Key races on the line in today’s Hawaii primary election

Gun Rights

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Tonight’s the night when voters across the state will learn whether new faces — or familiar names — will represent their interests at all levels of Hawaii government, from Congress to the governor’s office and Legislature, to County Councils and the Office of Hawaiian Affairs.

Today’s primary election, with voting closing at 7 p.m., will determine which candidates will face off against one another in the Nov. 8 general election following months of tense and sometimes nasty campaigning just to get to this point.

Because of redistricting, all 76 state House and Senate seats are up for election, including a tightly contested rematch that will determine whether House Speaker Scott Saiki will likely return to power or whether there will be a new slate of House leaders come January.

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Some of the nastiest and personal exchanges so far have come from the Democratic candidates for governor, lieutenant governor and Hawaii’s 2nd Congressional District, which includes rural Oahu and the neighbor islands.

Lt. Gov. Josh Green — the Democratic Party’s gubernatorial front-runner in terms of fundraising, political endorsements and approval ratings — has gotten tangled in several testy exchanges, in particular, with U.S. Rep. Kai Kahele in their primary race.

The two used to represent different parts of Hawaii island in the state Senate and once considered themselves allies. But any goodwill has since eroded after Kahele announced in May that he was giving up a chance at reelection to Congress to instead run for governor.

The Democratic race for Hawaii’s next lieutenant governor also has devolved into nastiness, with mudslinging by supporters of former Honolulu Council Chair Ikaika Anderson aimed at state House Finance Chair Sylvia Luke.

And first-term state House Rep. Patrick Branco has been called out for indirectly encouraging supporters on his campaign website to link fellow congressional candidate Jill Tokuda to the National Rifle Association in television commercials that Tokuda told the Honolulu Star-Advertiser she considered “disgusting.”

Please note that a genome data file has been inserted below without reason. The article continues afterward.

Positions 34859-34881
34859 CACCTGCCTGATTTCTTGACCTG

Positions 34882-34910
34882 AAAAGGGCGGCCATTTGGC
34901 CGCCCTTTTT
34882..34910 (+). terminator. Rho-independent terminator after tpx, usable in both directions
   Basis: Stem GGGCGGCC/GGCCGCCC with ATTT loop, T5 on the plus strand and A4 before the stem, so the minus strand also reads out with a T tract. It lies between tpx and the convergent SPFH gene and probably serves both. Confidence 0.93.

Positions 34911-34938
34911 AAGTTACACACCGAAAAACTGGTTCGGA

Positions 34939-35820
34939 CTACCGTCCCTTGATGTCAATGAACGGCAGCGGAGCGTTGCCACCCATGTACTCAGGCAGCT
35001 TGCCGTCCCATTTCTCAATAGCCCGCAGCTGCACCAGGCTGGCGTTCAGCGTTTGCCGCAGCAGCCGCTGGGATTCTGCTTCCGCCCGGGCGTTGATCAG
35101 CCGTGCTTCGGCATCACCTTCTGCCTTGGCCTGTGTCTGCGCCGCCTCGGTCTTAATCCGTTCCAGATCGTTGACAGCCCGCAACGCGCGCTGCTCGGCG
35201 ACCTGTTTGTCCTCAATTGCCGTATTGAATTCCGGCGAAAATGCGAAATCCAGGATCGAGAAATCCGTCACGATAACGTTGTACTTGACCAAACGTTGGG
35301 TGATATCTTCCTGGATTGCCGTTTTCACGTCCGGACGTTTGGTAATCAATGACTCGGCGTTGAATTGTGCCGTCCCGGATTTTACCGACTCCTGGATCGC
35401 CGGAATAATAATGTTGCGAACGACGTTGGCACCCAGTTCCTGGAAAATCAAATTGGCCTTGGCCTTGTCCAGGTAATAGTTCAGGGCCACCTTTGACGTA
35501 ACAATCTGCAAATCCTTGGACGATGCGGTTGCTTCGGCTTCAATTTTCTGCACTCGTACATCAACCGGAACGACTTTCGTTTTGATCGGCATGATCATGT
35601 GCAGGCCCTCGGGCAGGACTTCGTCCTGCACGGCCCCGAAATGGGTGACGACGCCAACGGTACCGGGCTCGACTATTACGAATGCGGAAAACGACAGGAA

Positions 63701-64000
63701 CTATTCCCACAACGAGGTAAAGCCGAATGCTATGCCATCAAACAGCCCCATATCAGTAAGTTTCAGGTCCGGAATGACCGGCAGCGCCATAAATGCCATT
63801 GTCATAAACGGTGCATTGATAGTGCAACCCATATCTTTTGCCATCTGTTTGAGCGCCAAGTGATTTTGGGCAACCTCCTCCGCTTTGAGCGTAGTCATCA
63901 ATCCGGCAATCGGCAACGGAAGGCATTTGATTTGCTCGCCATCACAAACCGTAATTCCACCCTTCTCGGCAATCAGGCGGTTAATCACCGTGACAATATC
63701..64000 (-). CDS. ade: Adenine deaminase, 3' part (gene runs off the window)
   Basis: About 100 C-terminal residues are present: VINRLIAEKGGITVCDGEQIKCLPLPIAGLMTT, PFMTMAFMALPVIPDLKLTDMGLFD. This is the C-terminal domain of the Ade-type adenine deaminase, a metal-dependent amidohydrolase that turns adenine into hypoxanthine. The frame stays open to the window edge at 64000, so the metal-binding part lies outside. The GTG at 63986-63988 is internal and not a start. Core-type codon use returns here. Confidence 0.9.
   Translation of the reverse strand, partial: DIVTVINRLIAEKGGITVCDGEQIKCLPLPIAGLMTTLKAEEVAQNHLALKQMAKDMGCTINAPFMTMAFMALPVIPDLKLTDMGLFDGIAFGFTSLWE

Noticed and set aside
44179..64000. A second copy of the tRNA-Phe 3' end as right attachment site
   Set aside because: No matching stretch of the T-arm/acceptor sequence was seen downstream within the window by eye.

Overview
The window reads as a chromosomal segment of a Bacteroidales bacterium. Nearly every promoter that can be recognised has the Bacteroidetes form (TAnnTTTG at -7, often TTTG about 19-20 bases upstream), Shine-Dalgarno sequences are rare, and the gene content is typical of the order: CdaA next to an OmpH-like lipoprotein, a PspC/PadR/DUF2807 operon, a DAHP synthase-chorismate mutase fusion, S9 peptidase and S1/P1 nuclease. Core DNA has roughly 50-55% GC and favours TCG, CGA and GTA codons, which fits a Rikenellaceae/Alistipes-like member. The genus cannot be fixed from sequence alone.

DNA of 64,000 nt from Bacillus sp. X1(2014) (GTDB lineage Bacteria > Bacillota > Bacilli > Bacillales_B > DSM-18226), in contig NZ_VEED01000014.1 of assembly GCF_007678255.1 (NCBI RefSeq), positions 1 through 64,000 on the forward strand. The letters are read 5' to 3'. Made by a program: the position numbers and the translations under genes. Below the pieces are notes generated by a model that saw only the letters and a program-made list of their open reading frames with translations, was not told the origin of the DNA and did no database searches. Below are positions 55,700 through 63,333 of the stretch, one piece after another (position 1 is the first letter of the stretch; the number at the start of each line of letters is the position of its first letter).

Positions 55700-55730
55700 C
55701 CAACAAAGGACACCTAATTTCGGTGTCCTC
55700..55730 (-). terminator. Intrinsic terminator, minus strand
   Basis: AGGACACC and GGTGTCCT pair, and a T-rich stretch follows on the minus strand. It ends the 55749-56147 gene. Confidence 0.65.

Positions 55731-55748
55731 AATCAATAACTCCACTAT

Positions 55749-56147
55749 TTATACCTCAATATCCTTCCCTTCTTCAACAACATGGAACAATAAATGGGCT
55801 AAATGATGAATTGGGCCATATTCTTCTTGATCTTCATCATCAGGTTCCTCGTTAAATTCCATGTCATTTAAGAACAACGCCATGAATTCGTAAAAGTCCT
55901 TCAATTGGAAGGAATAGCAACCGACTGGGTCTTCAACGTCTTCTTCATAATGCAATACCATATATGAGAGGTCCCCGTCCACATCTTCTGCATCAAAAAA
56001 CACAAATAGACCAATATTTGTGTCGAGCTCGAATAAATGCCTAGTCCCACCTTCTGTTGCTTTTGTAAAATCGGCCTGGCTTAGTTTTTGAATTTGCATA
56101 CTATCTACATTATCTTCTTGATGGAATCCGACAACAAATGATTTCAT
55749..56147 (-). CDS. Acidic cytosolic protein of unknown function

Two other Democratic members of Hawaii’s four-member congressional delegation — Sen. Brian Schatz and Rep. Ed Case — appear a safe bet to win their primary races and move on to November.

Each county charter has different rules about how many votes are needed for Council candidates to move on to the Nov. 8 general election. In Honolulu, four of the nine nonpartisan City Council seats are up for election. Any candidate who receives a simple majority of 50% plus one vote automatically wins. If not, the two top vote-getters in each race will face each other in the general election.

The primary votes for state Legislature, lieutenant governor, governor and Congress will determine which candidates from each political party will advance to the general election, kicking off nearly three more months of campaigning and fundraising.

Since 2020 the overwhelming number of votes in Hawaii elections have been cast via a relatively new system of mail-in balloting. But votes can still be cast in person by 7 p.m. today at voter service centers and “place of deposit” drop boxes in all counties, as long as voters are in line by the scheduled close at 7 p.m. Any extended voting will delay the state Office of Elections’ release of statewide voting results.

A list of voters service centers and ballot drop boxes around the state is available at

As in 2020, tonight’s first election results are expected to include all mail-in ballots and in-person votes cast as of today, meaning an estimated 90% of ballots will be accounted for in the first election returns, which are expected sometime after 7 p.m.

Republicans have an unusually strong gubernatorial slate this year that includes former two-term Lt. Gov. James “Duke” Aiona, who served years as a deputy prosecutor and then state judge; Honolulu Council member Heidi Tsuneyoshi, who gave up likely reelection; and BJ Penn, a member of the Ultimate Fighting Championship Hall of Fame who is running for his first political office.

There is no shortage of interest in several down- ballot races, especially with redistricting changing political boundaries.

House Speaker Saiki is engaged in a Democratic primary rematch against former Board of Education member Kim Coco Iwamoto. Saiki beat Iwamoto in the 2020 primary by just 167 votes, buoying his opponent’s hopes for a victory

At stake in the race in the newly configured House District 25, which has been narrowed to the Kakaako-Ala Moana area, is whether Saiki will resume power or be defeated, creating a vacuum for new leadership in the House.

Other House races with high interest include how constituents in District 42 (Kapolei-­Makakilo) and neighboring District 41 (Ewa Village-Ocean Pointe-Ewa Beach) will respond to the 2021 arrest and subsequent January acquittal of state Rep. Sharon Har on drunken driving charges, followed by the more recent June 16 DUI arrest of Rep. Matt LoPresti. Both Democrats are seeking reelection.

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